This Wednesday, the Federal Reserve will conclude its two-day Federal Open Market Committee (FOMC) meeting, which is when economists expect the Fed to announce the tapering of its monthly purchases of $US85 billion worth of Treasury securities and mortgage-backed bonds.
These large-scale asset purchases, also referred to as quantitative easing (QE), have been intended to keep interest rates low to stimulate the economy.
And the tapering represents confidence that the economy is indeed getting better.
“We think it will trim Treasury purchases $US10 to $US15 billion in a sequence that will take nine months to get to zero net acquisitions,” said Morgan Stanley’s Vincent Reinhart. “Fed officials have said over and over again that the balance-sheet decision is made meeting-by-meeting and is data-driven. In the event, the payroll employment report for August must have proved a disappointment to them and the back revisions pointed to less progress in hiring than they hoped. A small tapering and tilting toward Treasuries acknowledges those inconvenient facts.”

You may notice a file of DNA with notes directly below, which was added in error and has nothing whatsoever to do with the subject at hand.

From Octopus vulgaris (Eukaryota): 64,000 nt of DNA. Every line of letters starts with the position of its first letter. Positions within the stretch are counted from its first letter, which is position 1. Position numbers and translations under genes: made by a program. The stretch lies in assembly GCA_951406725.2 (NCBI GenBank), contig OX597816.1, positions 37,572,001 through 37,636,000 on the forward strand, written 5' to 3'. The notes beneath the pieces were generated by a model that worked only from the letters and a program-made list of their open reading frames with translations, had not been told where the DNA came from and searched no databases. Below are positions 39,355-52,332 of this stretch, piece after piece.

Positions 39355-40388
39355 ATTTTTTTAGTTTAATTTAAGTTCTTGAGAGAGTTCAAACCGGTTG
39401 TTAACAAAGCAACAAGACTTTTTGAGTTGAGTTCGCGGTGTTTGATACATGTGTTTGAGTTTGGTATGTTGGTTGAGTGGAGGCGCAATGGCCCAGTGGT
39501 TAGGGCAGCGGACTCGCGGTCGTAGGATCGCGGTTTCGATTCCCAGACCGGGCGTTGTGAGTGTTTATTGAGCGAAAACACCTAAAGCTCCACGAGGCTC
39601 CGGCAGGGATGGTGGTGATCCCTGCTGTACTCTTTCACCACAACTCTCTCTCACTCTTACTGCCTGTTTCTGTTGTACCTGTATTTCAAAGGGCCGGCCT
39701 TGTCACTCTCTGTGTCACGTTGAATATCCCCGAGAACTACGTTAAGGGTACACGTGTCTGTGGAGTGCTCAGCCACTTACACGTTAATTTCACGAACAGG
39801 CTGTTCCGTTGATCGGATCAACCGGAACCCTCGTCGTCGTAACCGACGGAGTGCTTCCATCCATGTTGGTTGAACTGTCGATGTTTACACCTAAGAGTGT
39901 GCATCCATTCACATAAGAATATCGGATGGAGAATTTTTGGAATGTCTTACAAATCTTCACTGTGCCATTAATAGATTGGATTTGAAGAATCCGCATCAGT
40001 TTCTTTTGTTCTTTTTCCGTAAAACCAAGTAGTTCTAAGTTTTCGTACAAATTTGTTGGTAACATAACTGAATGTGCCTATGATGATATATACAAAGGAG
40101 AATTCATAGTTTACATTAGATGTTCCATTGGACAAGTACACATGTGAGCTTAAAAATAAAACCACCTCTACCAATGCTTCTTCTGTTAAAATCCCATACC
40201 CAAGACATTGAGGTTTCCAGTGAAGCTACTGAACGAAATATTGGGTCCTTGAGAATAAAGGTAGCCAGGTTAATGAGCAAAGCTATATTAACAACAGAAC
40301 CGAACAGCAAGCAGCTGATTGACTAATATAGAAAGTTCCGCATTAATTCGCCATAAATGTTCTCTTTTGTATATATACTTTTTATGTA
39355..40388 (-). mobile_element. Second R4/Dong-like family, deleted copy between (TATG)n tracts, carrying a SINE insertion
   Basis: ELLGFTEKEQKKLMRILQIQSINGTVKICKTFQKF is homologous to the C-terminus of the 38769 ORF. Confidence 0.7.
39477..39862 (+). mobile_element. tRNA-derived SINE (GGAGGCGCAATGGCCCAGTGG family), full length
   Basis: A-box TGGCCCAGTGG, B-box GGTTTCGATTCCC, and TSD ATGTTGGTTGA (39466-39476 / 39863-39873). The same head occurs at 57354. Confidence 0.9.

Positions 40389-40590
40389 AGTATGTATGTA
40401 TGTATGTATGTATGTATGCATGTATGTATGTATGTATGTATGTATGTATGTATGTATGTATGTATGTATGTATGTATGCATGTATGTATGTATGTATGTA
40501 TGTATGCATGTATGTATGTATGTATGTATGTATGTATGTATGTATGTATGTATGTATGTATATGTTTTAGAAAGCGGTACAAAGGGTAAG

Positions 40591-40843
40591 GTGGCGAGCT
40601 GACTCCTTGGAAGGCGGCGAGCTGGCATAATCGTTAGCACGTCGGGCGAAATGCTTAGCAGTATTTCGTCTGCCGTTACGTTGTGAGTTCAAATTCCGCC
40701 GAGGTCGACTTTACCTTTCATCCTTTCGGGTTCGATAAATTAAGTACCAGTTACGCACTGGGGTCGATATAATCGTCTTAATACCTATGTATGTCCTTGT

But what if interest rates start surging in an a way that threatens the economy?
Well, the Fed has other tools. Here’s Reinhart:
…True, Fed officials have used QE in the past to signal the Fed’s willingness to keep policy accommodative for a considerable period. But that was then. Now they can signal the intent to keep policy accommodative — the forward guidance so much in vogue among central bankers — by adjusting their threshold on unemployment or introducing a lower bound on inflation. With this heavy-calibre ammunition in reserve in the event yields back up uncomfortably later in the year, they can put QE on the road to retirement. For the incumbents at the Fed, starting now puts a body in motion that will stay in motion for the next leader.
Currently, the Fed employs an unemployment rate threshold of 6.5% and an inflation rate threshold of 2.5% to help guide monetary policy. In other words, as long as unemployment stays high and prices remain low, the Fed will continue to do what it can to keep rates low.
And QE isn’t the only tool it has to accomplish this goal.